The Central Bureau of Investigation (CBI) has registered an FIR in connection with an alleged minority scholarship scam worth Rs 144.33 crore.
The amount of the scam, which took place from 2017-18 to 2021-22, amounted to Rs 144.33 crore and involved 830 institutes where fake beneficiaries were identified during the investigation.
The CBI had received a complaint regarding this from the Ministry of Minority Affairs, after Minority Affairs Minister Smriti Irani drew the agency's attention to this issue in July this year.
The Ministry of Minority Affairs has implemented three scholarship schemes -- pre-matric scholarships, post-matric scholarships, and merit-cum-means -- for students from six minority communities - Muslims, Christians, Sikhs, Jains, Buddhists and Parsis.
These scholarships are provided to the minority students studying in more than 1.8 lakh institutions. Over the last five years ending in 2021-22, an average of 65 lakh students received scholarships annually.
The Ministry schemes are part of a Centre Sector Scheme (CSS), with 100 per cent funds directly disbursed to the students through the direct benefit transfer (DBT) mode via the Public Financial Management System (PFMS) by the Central government.
"Considering the various reports of embezzlement of funds under the scholarship schemes, the Ministry engaged the National Council of Applied Economic Research (NCAER) to conduct a third party evaluation of the schemes. Additionally, the Ministry carried out evaluations through the National Scholarship Portal by flagging doubtful institutions/applicants.
"A total of 1,572 institutes were selected for evaluation based on red flags generated on NSP. Out of these, 830 institutions across 21 states were found to be either non-operational, fake, or partially fake," stated the Ministry letter.
The Ministry estimated the approximate loss to the exchequer by calculating financial implications from 2017-18 to 2021-22 for the identified fake institutes. The estimated loss stood at Rs 144.33 crore for these 830 institutes.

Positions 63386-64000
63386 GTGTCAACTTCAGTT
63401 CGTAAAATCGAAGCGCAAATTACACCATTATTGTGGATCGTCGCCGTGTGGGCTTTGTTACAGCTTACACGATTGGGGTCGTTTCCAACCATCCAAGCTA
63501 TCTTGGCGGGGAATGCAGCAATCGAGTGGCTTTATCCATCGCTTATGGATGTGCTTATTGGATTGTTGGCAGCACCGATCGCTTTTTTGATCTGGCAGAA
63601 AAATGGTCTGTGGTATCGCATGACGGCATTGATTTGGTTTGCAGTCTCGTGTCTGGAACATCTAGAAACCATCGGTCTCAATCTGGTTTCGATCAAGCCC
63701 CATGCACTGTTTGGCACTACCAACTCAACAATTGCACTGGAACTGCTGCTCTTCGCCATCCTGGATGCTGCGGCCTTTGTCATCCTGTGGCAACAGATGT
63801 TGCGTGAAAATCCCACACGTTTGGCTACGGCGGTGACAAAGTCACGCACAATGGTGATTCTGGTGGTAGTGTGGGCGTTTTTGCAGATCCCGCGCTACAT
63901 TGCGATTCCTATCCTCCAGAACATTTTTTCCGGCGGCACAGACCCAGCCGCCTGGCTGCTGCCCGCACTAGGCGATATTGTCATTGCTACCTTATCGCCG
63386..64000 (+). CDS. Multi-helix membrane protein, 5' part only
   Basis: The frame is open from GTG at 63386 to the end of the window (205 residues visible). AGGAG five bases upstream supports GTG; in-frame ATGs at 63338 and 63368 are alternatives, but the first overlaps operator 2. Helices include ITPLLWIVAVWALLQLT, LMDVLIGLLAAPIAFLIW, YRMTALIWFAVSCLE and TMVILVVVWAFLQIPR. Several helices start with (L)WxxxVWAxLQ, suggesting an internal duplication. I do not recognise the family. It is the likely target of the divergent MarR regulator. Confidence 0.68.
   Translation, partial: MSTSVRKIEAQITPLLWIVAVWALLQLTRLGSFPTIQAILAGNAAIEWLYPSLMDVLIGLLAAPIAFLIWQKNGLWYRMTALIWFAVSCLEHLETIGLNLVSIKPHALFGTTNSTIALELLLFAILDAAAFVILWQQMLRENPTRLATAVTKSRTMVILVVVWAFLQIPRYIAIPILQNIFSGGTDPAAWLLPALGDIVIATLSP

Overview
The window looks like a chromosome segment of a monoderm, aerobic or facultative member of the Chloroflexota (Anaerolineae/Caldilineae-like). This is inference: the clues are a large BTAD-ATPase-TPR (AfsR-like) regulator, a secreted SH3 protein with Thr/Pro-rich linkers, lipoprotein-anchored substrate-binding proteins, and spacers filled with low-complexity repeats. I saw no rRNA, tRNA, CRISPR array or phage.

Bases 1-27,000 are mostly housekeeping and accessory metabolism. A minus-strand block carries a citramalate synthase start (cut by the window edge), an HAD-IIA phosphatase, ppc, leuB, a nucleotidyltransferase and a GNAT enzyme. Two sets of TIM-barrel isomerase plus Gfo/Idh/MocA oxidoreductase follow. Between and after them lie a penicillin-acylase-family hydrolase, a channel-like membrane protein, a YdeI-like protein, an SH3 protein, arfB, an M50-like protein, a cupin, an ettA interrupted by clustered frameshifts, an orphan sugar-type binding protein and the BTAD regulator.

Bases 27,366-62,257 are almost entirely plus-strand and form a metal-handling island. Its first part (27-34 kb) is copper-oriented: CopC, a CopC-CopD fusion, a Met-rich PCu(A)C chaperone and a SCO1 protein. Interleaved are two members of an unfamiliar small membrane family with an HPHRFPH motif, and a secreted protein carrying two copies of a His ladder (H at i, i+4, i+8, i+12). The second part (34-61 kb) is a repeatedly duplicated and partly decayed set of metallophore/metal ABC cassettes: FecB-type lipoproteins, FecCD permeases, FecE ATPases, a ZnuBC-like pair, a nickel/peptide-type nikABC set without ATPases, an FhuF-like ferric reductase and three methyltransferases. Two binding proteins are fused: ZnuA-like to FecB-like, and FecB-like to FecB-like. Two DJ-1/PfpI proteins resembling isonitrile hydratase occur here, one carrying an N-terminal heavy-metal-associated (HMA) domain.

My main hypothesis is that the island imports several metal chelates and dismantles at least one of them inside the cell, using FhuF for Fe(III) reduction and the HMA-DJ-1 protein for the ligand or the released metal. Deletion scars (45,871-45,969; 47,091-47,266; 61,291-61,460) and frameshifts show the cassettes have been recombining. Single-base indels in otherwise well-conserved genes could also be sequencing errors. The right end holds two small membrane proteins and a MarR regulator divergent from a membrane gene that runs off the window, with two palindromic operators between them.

"The loss could only be calculated for the period during which the Ministry possessed clean digitised data on the National Scholarship Portal (NSP). Applicants from these institutions may have also received scholarships for years preceding 2017-18," the letter added.
The Ministry provided the CBI with several documents related to the case.
The first document was a self-contained note providing details of findings against 830 institutions, including the modus operandi adopted by unscrupulous elements, and an estimated loss of Rs 144.33 crore for the years 2017-18 to 2021-22.
The second document was a report from the monitoring and evaluation study of NCAER.
The third document contained a list of 830 institutes along with application details and information about officers who approved the applications at the institute and district levels.
The fourth document included a copy of the standard operating procedure (SOP) of the National Scholarship Portal for scholarship approvals.
"The evaluation of data from 1572 institutions resulted in an approximate loss of Rs 144 crore. The Ministry has provided scholarships to students from more than 1.80 lakh institutions, indicating that the actual loss to the government could be much higher.
"This level of fraudulence would not have been possible without collusion between institutions, applicants, institute nodal officers, district nodal officers, and bank officials, as scholarship amounts are directly credited to beneficiaries' bank accounts. A comprehensive investigation by the premier investigative agency is necessary to examine all involved institutions and individuals who have fraudulently claimed scholarships," the letter stated.